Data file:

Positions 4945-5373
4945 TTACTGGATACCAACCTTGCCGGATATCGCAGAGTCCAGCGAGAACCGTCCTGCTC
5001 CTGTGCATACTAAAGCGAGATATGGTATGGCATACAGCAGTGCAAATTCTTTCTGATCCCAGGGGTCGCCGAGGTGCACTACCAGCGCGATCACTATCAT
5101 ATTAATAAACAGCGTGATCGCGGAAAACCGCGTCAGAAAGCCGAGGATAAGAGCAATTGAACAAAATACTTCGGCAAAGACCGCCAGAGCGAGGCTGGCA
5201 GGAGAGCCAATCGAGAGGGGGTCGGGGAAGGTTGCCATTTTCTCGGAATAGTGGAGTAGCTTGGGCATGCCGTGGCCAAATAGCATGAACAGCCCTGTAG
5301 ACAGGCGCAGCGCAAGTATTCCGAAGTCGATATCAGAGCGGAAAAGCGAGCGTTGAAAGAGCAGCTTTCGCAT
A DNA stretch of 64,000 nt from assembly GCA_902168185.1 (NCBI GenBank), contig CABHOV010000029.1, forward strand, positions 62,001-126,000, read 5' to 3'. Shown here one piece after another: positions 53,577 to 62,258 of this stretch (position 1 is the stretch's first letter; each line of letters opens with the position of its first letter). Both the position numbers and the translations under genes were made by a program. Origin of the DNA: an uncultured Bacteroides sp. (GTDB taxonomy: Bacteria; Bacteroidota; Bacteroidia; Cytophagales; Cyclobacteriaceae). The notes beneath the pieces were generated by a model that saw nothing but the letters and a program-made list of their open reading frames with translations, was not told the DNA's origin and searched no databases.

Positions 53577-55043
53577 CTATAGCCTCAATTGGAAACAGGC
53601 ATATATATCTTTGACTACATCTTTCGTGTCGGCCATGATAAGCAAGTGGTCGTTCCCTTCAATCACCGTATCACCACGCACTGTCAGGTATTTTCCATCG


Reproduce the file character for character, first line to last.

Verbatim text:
Positions 4945-5373
4945 TTACTGGATACCAACCTTGCCGGATATCGCAGAGTCCAGCGAGAACCGTCCTGCTC
5001 CTGTGCATACTAAAGCGAGATATGGTATGGCATACAGCAGTGCAAATTCTTTCTGATCCCAGGGGTCGCCGAGGTGCACTACCAGCGCGATCACTATCAT
5101 ATTAATAAACAGCGTGATCGCGGAAAACCGCGTCAGAAAGCCGAGGATAAGAGCAATTGAACAAAATACTTCGGCAAAGACCGCCAGAGCGAGGCTGGCA
5201 GGAGAGCCAATCGAGAGGGGGTCGGGGAAGGTTGCCATTTTCTCGGAATAGTGGAGTAGCTTGGGCATGCCGTGGCCAAATAGCATGAACAGCCCTGTAG
5301 ACAGGCGCAGCGCAAGTATTCCGAAGTCGATATCAGAGCGGAAAAGCGAGCGTTGAAAGAGCAGCTTTCGCAT
A DNA stretch of 64,000 nt from assembly GCA_902168185.1 (NCBI GenBank), contig CABHOV010000029.1, forward strand, positions 62,001-126,000, read 5' to 3'. Shown here one piece after another: positions 53,577 to 62,258 of this stretch (position 1 is the stretch's first letter; each line of letters opens with the position of its first letter). Both the position numbers and the translations under genes were made by a program. Origin of the DNA: an uncultured Bacteroides sp. (GTDB taxonomy: Bacteria; Bacteroidota; Bacteroidia; Cytophagales; Cyclobacteriaceae). The notes beneath the pieces were generated by a model that saw nothing but the letters and a program-made list of their open reading frames with translations, was not told the DNA's origin and searched no databases.

Positions 53577-55043
53577 CTATAGCCTCAATTGGAAACAGGC
53601 ATATATATCTTTGACTACATCTTTCGTGTCGGCCATGATAAGCAAGTGGTCGTTCCCTTCAATCACCGTATCACCACGCACTGTCAGGTATTTTCCATCG